In a recent case, the Court of Appeal ruled that the estranged daughter of a woman who left most of her estate to charity could make a claim against her late mothers estate, under the Inheritance (Provision for Family and Dependants) Act 1975 (IPFDA 1975).
Malita Jackson died in 2004 aged 70, having left a Will in April 2002 giving her £486,000 estate completely to charity. Mrs Jackson had one daughter, who she specifically excluded. Her daughter, Heather Ilott had left home at 17 years of age, asking her mother to refrain from contacting her, and had spoken with her mother only twice since then. Mrs Jackson went so far as to leave a letter to her executors explaining her reason for excluding her daughter from her Will, and in fact had made a previous Will back in March 1984, which also excluded her daughter and stated reasons for this exclusion.
Despite all that Mrs Jackson had done to attempt to pass her estate to whom she desired, the Court decided that her daughter would now receive some provision. It is hard to envisage how Mrs Jackson could have made her wishes any clearer prior to her death.
The aim of the IPFDA 1975 is to allow people within certain categories who feel that insufficient provision has been made for them under a Will or intestacy, to make a claim for provision from the estate. This can include people who would not otherwise inherit automatically, such as unmarried partners, same sex couples etc. As such it is a useful tool to unravel what may have been done in a will if it is felt that the result of the inheritance is not fair or just.
In this case, Mrs Ilott, a mother of five who lives on state benefits, applied for provision from the County Court and was awarded £50,000 from the estate. She appealed to the High Court for greater provision, however, her claim was dismissed completely. With the aid of a pro-bono barrister Mrs Ilott challenged the ruling to the Court of Appeal and was successful. The actual sum she will receive from the estate will be decided at a later date.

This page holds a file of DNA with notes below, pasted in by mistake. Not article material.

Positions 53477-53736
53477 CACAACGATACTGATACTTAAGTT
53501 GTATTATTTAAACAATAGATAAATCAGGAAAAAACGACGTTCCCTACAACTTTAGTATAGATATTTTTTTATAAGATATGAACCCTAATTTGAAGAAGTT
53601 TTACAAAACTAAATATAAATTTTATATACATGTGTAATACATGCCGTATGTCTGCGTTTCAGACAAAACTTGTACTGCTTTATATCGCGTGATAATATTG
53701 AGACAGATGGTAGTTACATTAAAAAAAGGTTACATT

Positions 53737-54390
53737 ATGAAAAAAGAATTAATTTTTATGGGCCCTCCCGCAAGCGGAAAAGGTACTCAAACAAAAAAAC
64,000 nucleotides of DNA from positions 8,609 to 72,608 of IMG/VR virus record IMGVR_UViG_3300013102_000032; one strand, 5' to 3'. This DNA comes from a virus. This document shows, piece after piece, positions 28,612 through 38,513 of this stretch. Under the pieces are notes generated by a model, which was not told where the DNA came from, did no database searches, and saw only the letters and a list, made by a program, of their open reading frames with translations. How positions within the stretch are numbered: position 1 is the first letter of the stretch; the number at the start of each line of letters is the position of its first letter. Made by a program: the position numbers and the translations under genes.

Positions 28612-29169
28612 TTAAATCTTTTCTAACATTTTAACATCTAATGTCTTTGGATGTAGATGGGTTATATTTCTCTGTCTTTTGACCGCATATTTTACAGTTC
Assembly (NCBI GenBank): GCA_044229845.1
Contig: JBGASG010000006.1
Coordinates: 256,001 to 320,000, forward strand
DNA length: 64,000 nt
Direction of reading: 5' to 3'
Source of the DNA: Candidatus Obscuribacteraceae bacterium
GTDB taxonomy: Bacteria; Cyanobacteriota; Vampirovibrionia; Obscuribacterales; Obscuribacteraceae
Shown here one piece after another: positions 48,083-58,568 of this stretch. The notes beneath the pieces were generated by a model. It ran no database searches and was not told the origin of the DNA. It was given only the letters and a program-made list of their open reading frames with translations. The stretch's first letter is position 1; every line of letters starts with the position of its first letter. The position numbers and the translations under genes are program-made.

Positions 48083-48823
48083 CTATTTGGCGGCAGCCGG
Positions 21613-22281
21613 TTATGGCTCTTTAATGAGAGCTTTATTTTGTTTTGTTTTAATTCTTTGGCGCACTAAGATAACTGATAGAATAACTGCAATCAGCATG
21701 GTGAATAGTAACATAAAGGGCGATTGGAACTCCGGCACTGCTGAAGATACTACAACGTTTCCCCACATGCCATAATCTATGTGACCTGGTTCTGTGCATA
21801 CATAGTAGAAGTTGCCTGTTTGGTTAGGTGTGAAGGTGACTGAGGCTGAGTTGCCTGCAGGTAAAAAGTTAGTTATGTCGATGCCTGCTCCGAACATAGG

The Court specifically stated that Parliament had brought legislation up to date from time to time and felt that the removal of previous more stringent restrictions on who could bring a claim made it clear that Parliament intended for an adult child to be able to bring a claim even if they could live without financial provision from the estate, and even where there had been no such financial provision during the deceased's lifetime.
The decision seems to indicate a general trend towards restricting more and more a person's freedom to do as they desire with their estate. This case seems to focus on fairness towards the person left behind rather than the person who made the Will.
The decision is likely to lead to a significant increase in the number of claims brought by adult children under the IPFDA 1975.
Wolferstans have a specialist Contentious Probate Department, therefore, if you require advice in regard to bringing or defending such a claim, please contact Samantha Buckthought on 01752 663295.